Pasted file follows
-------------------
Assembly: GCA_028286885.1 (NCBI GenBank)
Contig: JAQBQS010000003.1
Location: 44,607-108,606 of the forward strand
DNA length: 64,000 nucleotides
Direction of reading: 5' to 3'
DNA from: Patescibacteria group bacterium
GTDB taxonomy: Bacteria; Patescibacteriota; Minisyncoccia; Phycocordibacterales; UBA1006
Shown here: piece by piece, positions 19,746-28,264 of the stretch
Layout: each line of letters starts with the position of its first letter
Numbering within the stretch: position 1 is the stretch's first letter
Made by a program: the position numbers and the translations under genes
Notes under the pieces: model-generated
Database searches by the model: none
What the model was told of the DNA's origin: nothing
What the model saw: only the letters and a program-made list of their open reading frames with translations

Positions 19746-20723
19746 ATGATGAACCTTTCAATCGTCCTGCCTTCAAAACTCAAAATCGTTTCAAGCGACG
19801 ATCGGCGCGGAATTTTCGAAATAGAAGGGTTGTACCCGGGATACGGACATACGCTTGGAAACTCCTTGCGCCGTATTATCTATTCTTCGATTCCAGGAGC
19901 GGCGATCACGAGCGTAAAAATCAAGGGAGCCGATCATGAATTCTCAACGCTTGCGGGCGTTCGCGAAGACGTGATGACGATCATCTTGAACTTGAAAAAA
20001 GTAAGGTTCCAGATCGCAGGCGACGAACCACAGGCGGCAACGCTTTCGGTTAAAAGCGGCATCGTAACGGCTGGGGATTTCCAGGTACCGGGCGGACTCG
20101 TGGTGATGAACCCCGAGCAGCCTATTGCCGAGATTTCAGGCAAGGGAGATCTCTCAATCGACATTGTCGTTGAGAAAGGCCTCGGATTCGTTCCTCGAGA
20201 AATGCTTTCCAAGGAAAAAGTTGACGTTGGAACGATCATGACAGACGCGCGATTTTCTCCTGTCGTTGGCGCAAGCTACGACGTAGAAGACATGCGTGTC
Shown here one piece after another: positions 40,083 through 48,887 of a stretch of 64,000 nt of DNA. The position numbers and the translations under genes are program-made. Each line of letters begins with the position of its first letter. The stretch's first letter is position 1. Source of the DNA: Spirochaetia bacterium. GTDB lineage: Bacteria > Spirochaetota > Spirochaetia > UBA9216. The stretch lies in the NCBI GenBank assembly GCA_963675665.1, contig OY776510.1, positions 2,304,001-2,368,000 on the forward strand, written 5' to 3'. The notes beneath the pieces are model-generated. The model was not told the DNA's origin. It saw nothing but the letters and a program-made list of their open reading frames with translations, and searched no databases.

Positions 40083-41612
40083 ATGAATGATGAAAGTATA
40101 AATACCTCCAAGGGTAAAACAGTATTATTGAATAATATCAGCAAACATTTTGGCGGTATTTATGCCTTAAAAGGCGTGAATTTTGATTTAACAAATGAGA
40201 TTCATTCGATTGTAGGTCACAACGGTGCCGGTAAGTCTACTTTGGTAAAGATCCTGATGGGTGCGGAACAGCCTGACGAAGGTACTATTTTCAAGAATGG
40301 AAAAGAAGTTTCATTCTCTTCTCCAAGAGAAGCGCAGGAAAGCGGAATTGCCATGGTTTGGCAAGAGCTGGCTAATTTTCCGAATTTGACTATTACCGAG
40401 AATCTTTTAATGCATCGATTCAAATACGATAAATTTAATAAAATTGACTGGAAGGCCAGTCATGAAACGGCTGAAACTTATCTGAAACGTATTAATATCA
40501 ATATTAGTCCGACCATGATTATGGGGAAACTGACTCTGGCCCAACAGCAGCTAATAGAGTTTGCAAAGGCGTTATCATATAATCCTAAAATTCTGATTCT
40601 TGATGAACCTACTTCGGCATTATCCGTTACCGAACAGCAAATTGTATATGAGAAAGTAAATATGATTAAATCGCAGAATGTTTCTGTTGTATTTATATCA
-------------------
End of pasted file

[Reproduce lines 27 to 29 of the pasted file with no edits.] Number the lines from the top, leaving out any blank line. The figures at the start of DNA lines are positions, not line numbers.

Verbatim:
40201 TTCATTCGATTGTAGGTCACAACGGTGCCGGTAAGTCTACTTTGGTAAAGATCCTGATGGGTGCGGAACAGCCTGACGAAGGTACTATTTTCAAGAATGG
40301 AAAAGAAGTTTCATTCTCTTCTCCAAGAGAAGCGCAGGAAAGCGGAATTGCCATGGTTTGGCAAGAGCTGGCTAATTTTCCGAATTTGACTATTACCGAG
40401 AATCTTTTAATGCATCGATTCAAATACGATAAATTTAATAAAATTGACTGGAAGGCCAGTCATGAAACGGCTGAAACTTATCTGAAACGTATTAATATCA